Building walls, not bridges

In My Own Write: I wanted to write about loneliness, but something held me back. Was it that readers might think I was talking about myself?

"The whole conviction of my life now rests upon the belief that loneliness.... is the central and inevitable fact of human existence" – novelist Thomas Wolfe (1900-1938)
I’ve been tempted to write something about human loneliness ever since I read an interview in an American newspaper with an individual who earned his living by hiring himself out as best man at the weddings of couples who had no friends.
He had already stood up at 60 such nuptials that year, he told the interviewer, proudly.
Reassuring as it was that those 120 individuals had at least found each other, the idea of them having existed so starkly alone until then was quite shocking.
There was material on the subject; loneliness has been characterized as a universal condition. But to write a column about it? Several starts I made went nowhere.
What was the obstacle? Was it the fear that readers would think I was writing autobiographically? And even supposing I was, why “fear,” if loneliness is simply “a part of being human” – a phrase that came up over 53,000 times when I searched Google? It seems that many people will go to great lengths to avoid admitting they are lonely; because for them, loneliness carries a stigma. As if the sadness of it weren’t enough, they see their loneliness as a reason for shame.
"Language has created the word loneliness to express the pain of being alone, and the word solitude to express the glory of being alone" – theologian Paul Tillich (1886- 1965)
IT IS, of course, important to differentiate between different kinds of aloneness; and clearly, the kind that is called solitude can be satisfying – perhaps even glorious. Think of the person alone amid nature who feels him- or herself a part of its harmony. He or she feels replete with a rich sense of belonging.
The chronically lonely individual emphatically does not. At best, he or she struggles with “a sort of wistfulness that is almost a pain inside” – as one lonely blogger put it; at worst, with a wretched feeling of emptiness and alienation.
“I often feel as if my inside was being slowly drawn out through a syringe,” someone once told me unforgettably, in a rare moment of candor. “It’s an almost exquisite pain.”
BUT WHAT provided the impetus for this column is the sense of shame that frequently attaches to loneliness. It seems like such an unfair added burden. Why does it exist? The answer, I think, goes something like this: “I am lonely,” reasons the lonely person, consciously or subconsciously, “because I have not been able to connect meaningfully with another.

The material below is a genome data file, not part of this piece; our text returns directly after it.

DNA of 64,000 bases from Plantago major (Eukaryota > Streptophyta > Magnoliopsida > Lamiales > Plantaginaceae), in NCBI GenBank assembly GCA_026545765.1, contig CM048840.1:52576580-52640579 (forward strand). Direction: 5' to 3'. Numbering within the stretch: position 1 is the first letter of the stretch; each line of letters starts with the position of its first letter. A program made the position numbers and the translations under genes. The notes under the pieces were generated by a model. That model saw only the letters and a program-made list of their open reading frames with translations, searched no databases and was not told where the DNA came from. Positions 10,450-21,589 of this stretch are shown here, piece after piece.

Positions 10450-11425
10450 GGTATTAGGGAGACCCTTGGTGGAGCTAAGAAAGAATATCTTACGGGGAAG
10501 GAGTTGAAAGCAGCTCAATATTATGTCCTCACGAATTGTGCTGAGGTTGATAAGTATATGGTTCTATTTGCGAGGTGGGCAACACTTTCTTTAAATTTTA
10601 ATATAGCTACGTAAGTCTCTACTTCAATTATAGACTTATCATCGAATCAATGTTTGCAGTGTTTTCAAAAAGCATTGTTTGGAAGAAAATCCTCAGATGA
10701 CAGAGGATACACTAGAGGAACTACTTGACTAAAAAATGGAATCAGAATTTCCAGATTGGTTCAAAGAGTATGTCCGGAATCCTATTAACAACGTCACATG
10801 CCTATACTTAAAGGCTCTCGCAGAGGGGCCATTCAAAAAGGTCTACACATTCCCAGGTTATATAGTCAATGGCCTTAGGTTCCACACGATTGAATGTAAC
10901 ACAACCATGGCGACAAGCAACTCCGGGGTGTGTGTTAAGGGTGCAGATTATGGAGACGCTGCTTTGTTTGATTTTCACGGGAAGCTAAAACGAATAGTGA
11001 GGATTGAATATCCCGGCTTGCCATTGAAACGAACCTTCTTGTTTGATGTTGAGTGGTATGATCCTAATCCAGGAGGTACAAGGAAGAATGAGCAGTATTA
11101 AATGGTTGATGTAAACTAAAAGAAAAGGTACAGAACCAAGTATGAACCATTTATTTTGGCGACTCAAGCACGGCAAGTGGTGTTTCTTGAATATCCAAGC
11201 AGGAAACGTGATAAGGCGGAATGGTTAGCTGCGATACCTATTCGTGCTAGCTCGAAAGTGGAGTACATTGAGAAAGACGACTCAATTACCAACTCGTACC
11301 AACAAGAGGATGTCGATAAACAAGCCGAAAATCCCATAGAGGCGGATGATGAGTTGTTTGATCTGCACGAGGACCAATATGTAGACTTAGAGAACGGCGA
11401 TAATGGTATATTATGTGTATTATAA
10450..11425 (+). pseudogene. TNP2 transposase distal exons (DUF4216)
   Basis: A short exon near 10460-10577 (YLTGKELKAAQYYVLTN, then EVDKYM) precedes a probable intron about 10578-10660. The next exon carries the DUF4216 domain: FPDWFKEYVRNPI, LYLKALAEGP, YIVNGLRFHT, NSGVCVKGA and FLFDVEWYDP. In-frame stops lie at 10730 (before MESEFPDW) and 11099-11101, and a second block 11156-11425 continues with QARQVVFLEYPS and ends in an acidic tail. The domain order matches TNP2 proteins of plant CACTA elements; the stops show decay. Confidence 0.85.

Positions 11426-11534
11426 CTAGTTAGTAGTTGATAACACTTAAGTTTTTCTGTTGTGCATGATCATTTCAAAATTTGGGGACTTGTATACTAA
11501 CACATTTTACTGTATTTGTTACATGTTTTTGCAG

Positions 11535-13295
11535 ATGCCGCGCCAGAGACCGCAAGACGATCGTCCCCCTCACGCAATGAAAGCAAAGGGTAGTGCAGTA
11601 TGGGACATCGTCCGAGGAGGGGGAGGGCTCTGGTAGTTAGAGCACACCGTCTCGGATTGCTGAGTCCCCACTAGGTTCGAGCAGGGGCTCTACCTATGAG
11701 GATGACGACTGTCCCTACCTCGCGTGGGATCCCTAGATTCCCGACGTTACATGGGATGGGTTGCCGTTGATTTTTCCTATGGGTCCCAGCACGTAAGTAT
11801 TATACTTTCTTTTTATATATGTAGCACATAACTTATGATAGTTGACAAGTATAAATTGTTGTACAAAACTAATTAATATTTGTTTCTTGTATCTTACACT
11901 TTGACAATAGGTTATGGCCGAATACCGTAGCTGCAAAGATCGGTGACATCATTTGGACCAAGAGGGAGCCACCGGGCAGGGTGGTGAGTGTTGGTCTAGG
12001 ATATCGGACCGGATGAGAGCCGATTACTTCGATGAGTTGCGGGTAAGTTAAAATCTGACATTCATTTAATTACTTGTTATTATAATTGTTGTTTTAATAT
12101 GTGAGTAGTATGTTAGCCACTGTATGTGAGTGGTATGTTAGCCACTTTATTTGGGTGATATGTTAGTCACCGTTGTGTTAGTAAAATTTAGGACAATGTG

The result is that I am unloved. And if no one loves me, it must mean I don’t deserve to be loved.”
Who will admit to being unworthy of love? Even though the lonely individual’s reasoning is very likely faulty, the accompanying sense of shame can be very real.
In our Western society, which puts so much stress on “togetherness” of every kind, the appearance of lacking love can feel like something that needs to be hidden at all costs – rather like the “genteel poor” of a century ago, who would darn their stockings, patch their coats, stitch their frayed cuffs, scrimp, save and do anything rather than confess to their lack of means.
They’d have died of shame.
‘THERE IS,” reflects Torah scholar and philosopher Avivah Zornberg, “something about modern culture that makes it a disgrace to be lonely. Everything in society puts the highest value on being part of a couple, part of a crowd.
And yet there is a kind of universal experience of being alone, even for those in relationships.
“Maybe,” she offers, “people are so afraid of that knowledge that they sheer away from someone who is obviously lonely – otherwise they would have to acknowledge the loneliness in themselves. They take shelter in their gregariousness.
“There have been other cultures, in other places and at other times, that valued the lone person,” she muses. “Our culture could be kinder in its ways of looking at people.”